SIMPLE SOLUTIONS

CHCONTEXT(8) - Linux man page online | Administration and privileged commands

Chcontext allocates a new security context and executes a command in that context.

Chapter
0.1.0
chcontext(8) System Administration chcontext(8)

NAME

chcontext - chcontext allocates a new security context and executes a command in that con‐ text.

SYNTAX

chcontext [options] <command arguments>

DESCRIPTION

chcontext allocates a new security context and executes a command in that context. By default, a new/unused context is allocated

OPTIONS

--cap CAP_NAME Add a capability from the command. This option may be repeated several time. See /usr/include/linux/capability.h In general, this option is used with the --secure option. --secure removes most critical capabilities and --cap adds specific ones. --cap !CAP_NAME Remove a capability from the command. This option may be repeated several time. See /usr/include/linux/capability.h --ctx num Select the context. Only root in context 0 is allowed to select a specific context. Context number 1 is special. It can see all processes in any contexts, but can't kill them though. --disconnect Start the command in background and make the process a child of process 1. --domainname new_domainname Set the domainname (NIS) in the new security context. Use "none" to unset the domainname. --flag Set one flag in the new or current security context. The following flags are sup‐ ported. The option may be used several time. lock: The new process is trapped and can't use chcontext anymore. sched: The new process and its children will share a common execution priority. nproc: Limit the number of process in the vserver according to ulimit setting. Normally, ulimit is a per user thing. With this flag, it becomes a per vserver thing. private: No one can join this security context once created. --hostname new_hostname Set the hostname in the new security context. This is needed because if you create a less privileged security context, it may be unable to change its hostname. --secure Remove all the capabilities to make a virtual server trustable. --silent Do not print the allocated context number. Information about context is found in /proc/self/status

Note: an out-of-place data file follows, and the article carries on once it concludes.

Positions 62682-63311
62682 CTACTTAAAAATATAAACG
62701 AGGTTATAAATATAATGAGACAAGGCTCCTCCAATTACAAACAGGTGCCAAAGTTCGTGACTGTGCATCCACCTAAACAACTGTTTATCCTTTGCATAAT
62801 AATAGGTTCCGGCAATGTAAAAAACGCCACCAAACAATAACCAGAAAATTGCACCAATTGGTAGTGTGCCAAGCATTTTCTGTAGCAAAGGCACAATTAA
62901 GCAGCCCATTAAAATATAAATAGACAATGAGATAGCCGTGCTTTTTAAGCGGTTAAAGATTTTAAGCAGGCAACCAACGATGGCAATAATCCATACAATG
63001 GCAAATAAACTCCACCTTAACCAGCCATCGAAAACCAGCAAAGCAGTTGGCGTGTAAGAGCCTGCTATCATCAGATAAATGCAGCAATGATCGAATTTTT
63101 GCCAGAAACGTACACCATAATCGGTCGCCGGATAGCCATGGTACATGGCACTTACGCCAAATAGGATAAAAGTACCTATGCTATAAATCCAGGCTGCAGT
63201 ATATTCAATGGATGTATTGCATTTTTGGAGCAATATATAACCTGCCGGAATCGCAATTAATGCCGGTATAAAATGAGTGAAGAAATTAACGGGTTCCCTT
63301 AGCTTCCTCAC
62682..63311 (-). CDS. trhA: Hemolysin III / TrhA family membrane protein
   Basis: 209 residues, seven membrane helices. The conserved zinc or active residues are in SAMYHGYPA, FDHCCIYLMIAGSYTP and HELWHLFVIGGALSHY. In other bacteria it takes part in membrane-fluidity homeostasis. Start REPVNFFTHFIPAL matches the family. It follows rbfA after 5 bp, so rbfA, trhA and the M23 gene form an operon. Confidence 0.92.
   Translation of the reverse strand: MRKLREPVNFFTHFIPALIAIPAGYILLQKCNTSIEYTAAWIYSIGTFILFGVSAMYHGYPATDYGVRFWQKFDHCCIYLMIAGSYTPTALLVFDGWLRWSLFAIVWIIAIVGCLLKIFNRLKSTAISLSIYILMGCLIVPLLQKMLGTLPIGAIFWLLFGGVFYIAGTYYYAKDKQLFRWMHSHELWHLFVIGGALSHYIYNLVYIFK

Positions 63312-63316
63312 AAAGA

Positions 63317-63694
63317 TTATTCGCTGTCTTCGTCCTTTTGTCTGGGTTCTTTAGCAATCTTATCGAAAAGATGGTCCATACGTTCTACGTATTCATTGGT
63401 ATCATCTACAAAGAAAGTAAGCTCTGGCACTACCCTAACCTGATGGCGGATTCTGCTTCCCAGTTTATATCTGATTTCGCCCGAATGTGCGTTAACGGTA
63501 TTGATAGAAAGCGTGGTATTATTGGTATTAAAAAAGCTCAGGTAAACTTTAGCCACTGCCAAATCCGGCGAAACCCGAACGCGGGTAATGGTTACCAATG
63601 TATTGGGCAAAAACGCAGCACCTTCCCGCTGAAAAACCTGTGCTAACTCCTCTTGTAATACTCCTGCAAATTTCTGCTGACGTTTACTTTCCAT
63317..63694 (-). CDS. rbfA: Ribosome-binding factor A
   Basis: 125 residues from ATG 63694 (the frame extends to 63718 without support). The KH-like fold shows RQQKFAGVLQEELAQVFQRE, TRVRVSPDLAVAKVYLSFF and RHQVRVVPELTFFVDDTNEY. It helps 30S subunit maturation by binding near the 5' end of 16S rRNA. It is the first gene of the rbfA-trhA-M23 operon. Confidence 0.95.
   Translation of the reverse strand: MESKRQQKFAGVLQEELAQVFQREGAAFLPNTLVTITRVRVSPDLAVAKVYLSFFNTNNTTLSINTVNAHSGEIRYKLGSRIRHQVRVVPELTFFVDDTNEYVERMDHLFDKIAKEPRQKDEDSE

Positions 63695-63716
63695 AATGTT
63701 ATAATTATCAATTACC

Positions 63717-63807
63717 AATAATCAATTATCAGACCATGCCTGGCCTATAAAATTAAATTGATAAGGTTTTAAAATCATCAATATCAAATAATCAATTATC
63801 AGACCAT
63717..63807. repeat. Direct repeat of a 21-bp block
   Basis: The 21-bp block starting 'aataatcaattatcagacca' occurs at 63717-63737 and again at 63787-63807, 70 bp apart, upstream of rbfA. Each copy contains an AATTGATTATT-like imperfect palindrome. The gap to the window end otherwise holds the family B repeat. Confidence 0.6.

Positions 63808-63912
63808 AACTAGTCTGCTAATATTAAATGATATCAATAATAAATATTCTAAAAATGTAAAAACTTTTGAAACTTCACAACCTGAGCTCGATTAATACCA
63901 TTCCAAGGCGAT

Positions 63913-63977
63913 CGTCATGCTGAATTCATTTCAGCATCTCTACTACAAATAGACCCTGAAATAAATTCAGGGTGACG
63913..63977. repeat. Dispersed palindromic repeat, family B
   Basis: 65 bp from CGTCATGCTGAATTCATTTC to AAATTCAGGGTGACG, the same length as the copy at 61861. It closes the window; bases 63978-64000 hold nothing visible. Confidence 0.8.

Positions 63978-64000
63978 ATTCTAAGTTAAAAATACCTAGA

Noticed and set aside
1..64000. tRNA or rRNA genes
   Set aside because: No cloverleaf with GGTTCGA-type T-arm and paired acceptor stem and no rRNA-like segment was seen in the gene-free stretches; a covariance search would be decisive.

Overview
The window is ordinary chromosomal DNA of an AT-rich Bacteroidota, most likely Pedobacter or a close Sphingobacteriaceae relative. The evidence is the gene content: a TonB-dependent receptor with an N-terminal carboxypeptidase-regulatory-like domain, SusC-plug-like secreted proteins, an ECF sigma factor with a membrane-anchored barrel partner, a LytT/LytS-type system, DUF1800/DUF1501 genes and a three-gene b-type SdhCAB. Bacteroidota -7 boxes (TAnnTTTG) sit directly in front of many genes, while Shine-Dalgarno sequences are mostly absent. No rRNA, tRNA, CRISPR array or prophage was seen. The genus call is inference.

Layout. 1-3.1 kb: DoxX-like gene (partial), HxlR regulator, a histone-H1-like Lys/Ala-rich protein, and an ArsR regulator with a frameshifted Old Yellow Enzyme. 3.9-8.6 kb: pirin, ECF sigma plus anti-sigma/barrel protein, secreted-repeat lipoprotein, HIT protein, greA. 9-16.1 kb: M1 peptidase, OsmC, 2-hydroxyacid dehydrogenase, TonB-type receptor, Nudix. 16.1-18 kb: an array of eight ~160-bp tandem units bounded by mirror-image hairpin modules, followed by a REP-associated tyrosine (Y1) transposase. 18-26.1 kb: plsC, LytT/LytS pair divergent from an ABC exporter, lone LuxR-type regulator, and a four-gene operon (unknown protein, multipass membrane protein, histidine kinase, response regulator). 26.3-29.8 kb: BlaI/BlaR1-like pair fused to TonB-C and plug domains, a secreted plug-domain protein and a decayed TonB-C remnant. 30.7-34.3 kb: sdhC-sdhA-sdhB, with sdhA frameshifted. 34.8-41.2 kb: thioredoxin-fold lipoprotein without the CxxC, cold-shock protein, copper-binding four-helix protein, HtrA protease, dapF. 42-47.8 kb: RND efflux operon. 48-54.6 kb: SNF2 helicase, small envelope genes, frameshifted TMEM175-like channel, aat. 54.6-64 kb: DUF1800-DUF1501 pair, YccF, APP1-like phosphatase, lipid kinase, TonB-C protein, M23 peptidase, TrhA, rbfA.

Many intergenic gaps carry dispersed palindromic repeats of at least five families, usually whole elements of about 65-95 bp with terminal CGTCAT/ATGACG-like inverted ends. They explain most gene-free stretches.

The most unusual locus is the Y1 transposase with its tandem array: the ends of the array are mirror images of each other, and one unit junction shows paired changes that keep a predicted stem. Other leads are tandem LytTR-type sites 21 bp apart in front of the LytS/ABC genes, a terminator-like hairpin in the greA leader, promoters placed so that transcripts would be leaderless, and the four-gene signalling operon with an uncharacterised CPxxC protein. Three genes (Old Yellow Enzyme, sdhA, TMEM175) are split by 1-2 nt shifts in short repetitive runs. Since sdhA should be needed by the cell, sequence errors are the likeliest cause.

FILES

/usr/sbin/chcontext

EXAMPLES

# You must be root, running X. # We start an xterm in another security context /usr/sbin/chcontext xterm & # We check, there is no xterm running, yet we can # see it. ps ax | grep xterm # Are we running in security context 0 # We check the s_context line in /proc/self/status cat /proc/self/status # Ok we in security context 0 # Try the security context 1 /usr/sbin/chcontext --ctx 1 ps ax | grep xterm # Ok, we see the xterm, we try to kill it /usr/sbin/chcontext --ctx 1 killall xterm # No, security context 1 can see, but can't kill # let's find out in which security con‐ text this # xterm is running /usr/sbin/chcontext --ctx 1 ps ax | grep xterm # Ok, this is PID XX. We need the security context /usr/sbin/chcontext --ctx 1 cat /proc/XX/status # We see the s_context, this is SS. # We want to kill this process /usr/sbin/chcontext --ctx SS killall xterm Please contribute some, if you feel it's important.

AUTHORS

This Man page was written by Klavs Klavsen <@vsen.dk> and based upon the helpful output from the program itself and the documentation on the Virtual Server site <http://www.solu‐ corp.qc.ca/miscprj/s_context.hc?prjstate=1&nodoc=0>

SEE ALSO

chbind(8) rebootmgr(8) reducecap(8) vps(8) vpstree(8) vrpm(8) vserver(8) vserver-stat(8) vtop(8)
Klavs Klavsen <@vsen.dk> 0.1.0 chcontext(8)
This manual Reference Other manuals
chcontext(8) referred by chbind(8) | reducecap(8) | vhtop(8) | viotop(8) | vps(8) | vpstree(8) | vrpm(8) | vserver(8) | vserver-build(8) | vserver-stat(8) | vtop(8)
refer to chbind(8) | reducecap(8) | vps(8) | vpstree(8) | vrpm(8) | vserver(8) | vserver-stat(8) | vtop(8)
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